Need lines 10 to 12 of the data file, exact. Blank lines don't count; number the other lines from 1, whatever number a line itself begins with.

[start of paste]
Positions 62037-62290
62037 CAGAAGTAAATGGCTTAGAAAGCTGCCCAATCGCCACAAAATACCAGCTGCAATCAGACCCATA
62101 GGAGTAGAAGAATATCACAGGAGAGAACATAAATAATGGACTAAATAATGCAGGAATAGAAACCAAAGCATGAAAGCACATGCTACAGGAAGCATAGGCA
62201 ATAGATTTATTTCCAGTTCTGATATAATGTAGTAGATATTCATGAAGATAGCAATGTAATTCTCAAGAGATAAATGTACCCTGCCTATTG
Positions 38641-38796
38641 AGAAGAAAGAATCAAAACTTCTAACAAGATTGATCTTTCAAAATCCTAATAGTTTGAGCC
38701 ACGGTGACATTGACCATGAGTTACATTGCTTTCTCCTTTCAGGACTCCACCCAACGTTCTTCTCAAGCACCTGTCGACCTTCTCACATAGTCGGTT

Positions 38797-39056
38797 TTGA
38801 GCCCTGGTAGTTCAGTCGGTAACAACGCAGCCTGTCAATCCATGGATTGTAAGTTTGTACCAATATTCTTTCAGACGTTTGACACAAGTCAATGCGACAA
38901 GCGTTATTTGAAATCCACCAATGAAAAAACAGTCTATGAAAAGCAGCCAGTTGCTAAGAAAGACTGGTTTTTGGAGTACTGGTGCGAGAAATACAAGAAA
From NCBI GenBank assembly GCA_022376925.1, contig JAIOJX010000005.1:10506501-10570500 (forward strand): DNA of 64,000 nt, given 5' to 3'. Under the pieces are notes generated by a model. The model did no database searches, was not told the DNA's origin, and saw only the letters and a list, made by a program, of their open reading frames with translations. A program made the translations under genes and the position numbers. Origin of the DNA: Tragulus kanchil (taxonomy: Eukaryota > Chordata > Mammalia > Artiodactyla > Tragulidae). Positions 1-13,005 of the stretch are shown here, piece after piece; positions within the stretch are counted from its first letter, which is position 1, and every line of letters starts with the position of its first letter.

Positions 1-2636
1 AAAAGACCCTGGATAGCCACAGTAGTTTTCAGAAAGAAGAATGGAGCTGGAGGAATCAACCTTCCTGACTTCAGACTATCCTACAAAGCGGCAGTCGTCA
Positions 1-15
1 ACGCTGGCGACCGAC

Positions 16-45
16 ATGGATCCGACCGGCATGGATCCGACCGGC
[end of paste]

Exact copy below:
38801 GCCCTGGTAGTTCAGTCGGTAACAACGCAGCCTGTCAATCCATGGATTGTAAGTTTGTACCAATATTCTTTCAGACGTTTGACACAAGTCAATGCGACAA
38901 GCGTTATTTGAAATCCACCAATGAAAAAACAGTCTATGAAAAGCAGCCAGTTGCTAAGAAAGACTGGTTTTTGGAGTACTGGTGCGAGAAATACAAGAAA
From NCBI GenBank assembly GCA_022376925.1, contig JAIOJX010000005.1:10506501-10570500 (forward strand): DNA of 64,000 nt, given 5' to 3'. Under the pieces are notes generated by a model. The model did no database searches, was not told the DNA's origin, and saw only the letters and a list, made by a program, of their open reading frames with translations. A program made the translations under genes and the position numbers. Origin of the DNA: Tragulus kanchil (taxonomy: Eukaryota > Chordata > Mammalia > Artiodactyla > Tragulidae). Positions 1-13,005 of the stretch are shown here, piece after piece; positions within the stretch are counted from its first letter, which is position 1, and every line of letters starts with the position of its first letter.